King’s American Dispensatory describes it as carminative, stimulant, galactagogue, diuretic, and suggested its use in flatulent colic, and as a corrigent of unpleasant medicines. May be used in amenorrhea and suppressed lactation.

Indicated Usages - Internal:

  • Colic
  • Cramps
  • Dysmenorrhea
  • Gas, flatulence
  • Gout
  • Indigestion
  • Intestinal Griping
  • Lactation (to promote)

Indicated Usages - External:

  • Blepharitis, Conjunctivitis
  • Joint, muscle pain
  • Laryngitis, hoarseness

Special Considerations:

One of Fennel’s greatest attributes is its ability to make the unpleasant taste of many herbs more tolerable, particularly to children’s taste buds. Its aromatic quality also gives it some activity as a “catalyst” for other herbs.

On account of its aromatic and carminative properties, Fennel fruit (seed) is used in any purgative and laxative formulas to offset their tendency to intestinal griping. Fennel water has properties similar to those of Anise and Dill water, and mixed with sodium bicarbonate (baking soda) and simple syrup, these waters constitute the classic ‘Gripe Water,’ used to correct the colic and flatulence in infants.

Notes:

...Fennel is one of the plants that is said to be disliked by fleas, and the powdered herb has the effect of driving away fleas from kennels and stables.

Excerpts from the book The How to Herb Book

Fennel is most commonly known as a sweet cooking spice, however, both the seed and the leaves are used for their medicinal value. Fennel is a good example of cooking with herbs to flavor food for additional nutrition as well as giving healthy benefits.

  • Good for children because of its mildness and sweet flavor. Marvelous for colic in small babies or for stomach aches for all ages, especially when combined in tincture form with Catnip.
  • Aids digestion especially when uric acid is a problem as in gout.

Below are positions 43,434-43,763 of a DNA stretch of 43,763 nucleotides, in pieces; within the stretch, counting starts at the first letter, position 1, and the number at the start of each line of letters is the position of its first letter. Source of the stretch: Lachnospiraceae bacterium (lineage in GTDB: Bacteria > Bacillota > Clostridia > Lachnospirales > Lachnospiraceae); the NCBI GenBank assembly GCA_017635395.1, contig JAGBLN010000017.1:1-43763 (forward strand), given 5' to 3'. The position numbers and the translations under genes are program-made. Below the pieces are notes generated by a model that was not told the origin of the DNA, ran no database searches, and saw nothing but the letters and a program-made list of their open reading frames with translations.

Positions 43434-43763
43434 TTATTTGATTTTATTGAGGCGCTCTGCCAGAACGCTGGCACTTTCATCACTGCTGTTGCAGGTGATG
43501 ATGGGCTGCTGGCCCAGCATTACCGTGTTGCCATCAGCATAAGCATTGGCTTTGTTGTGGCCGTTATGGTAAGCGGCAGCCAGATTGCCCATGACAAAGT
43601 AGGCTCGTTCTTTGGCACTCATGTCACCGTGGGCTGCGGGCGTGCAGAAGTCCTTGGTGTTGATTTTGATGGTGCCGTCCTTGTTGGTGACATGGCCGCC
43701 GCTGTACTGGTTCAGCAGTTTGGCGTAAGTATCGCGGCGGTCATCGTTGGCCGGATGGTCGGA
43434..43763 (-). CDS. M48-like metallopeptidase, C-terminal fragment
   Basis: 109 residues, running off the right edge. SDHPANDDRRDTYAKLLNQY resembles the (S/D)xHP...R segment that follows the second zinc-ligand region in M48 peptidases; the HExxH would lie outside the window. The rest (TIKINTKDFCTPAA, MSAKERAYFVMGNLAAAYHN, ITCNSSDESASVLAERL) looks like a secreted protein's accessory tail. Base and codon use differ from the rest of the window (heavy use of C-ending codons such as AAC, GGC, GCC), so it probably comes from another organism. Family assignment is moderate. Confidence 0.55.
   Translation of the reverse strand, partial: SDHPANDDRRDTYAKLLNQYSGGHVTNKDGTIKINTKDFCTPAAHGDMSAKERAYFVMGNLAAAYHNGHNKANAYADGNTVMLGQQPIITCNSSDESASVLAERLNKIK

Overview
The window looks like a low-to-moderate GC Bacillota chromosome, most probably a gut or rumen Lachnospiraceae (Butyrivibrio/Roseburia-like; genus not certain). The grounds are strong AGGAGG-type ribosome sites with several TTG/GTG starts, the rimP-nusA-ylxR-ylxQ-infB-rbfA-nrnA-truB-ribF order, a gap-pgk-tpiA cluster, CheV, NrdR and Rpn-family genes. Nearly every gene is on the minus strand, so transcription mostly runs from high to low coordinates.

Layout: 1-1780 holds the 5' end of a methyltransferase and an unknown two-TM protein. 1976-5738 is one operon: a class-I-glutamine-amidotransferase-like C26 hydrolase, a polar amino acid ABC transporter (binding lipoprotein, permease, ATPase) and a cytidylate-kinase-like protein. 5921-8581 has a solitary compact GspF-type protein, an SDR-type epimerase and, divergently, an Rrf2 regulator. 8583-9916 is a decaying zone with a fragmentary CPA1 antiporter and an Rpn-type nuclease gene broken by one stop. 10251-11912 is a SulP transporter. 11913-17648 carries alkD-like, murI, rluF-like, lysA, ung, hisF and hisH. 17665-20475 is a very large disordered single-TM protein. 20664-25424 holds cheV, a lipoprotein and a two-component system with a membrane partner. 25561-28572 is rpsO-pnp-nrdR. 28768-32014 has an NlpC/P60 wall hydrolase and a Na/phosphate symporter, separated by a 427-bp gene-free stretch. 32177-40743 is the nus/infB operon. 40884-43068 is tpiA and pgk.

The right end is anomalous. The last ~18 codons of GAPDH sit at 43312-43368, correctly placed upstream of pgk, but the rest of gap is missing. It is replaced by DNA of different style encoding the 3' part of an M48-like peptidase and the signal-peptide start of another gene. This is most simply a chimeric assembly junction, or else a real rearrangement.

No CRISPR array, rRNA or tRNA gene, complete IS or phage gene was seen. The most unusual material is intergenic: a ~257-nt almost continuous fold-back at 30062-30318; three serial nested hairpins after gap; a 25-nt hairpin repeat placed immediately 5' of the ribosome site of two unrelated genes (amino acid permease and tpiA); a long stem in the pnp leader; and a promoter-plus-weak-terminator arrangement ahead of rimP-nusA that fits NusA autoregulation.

• Helps normalize the appetite, used to help weight loss.
  • Increases the flow of urine, a liver cleanser.
  • The tea makes a good eyewash.
  • Helps in milk production.

Has been used in the following:

  • Appetite
  • Colic
  • Digestion
  • Diuretic
  • Flatulence – gas
  • Milk production
  • Stomach acid
  • Uric acid

Tid Bits You'll Want to Know:

Caution: These are not like the Fennel seeds you may find on a spice rack in a supermarket. This is much fresher and more effective.

Uses: Fennel seeds are a spice. For that reason, we keep it in the kitchen as all other food ingredients. It's mostly used for internal applications: teas, tinctures, capsules, food recipes, etc. Our two favorite uses are in teas and meals. Like many other bulk herbs, we add it to many dishes (salads, meat dishes, soups, stews, etc.) in small amounts for added nutrition and fiber without affecting the flavor. Fennel can be used to benefit men, women (including before, during or after pregnancy, and nursing) and children. It can be used as often as you would like.

Voice of Experience: Like most spices, Fennel seeds are a potent flavor enhancer. Use it often, but a little goes a long way. Chewing on a pinch of Fennel after a meal will not only taste good, it will also aid digestion, and freshen your breath.

Storage: It should be kept in an airtight container and stored in a dark, dry, and cool place. Refrigeration or freezing is not necessary.

Questions?: Check out Frequently Asked Questions.

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Product Reviews

  1. Before now, I had never used Fennel seeds.

    Posted by Priscilla on 11th Nov 2013

    These are flavorful which I attribute to being fresh.

    I gave some to my MIL for a fish recipe, she loved it. I plan on sharing more with her, as I have plenty to share.

    More Than Alive, has great customer service. I've already placed a few orders with them & will again.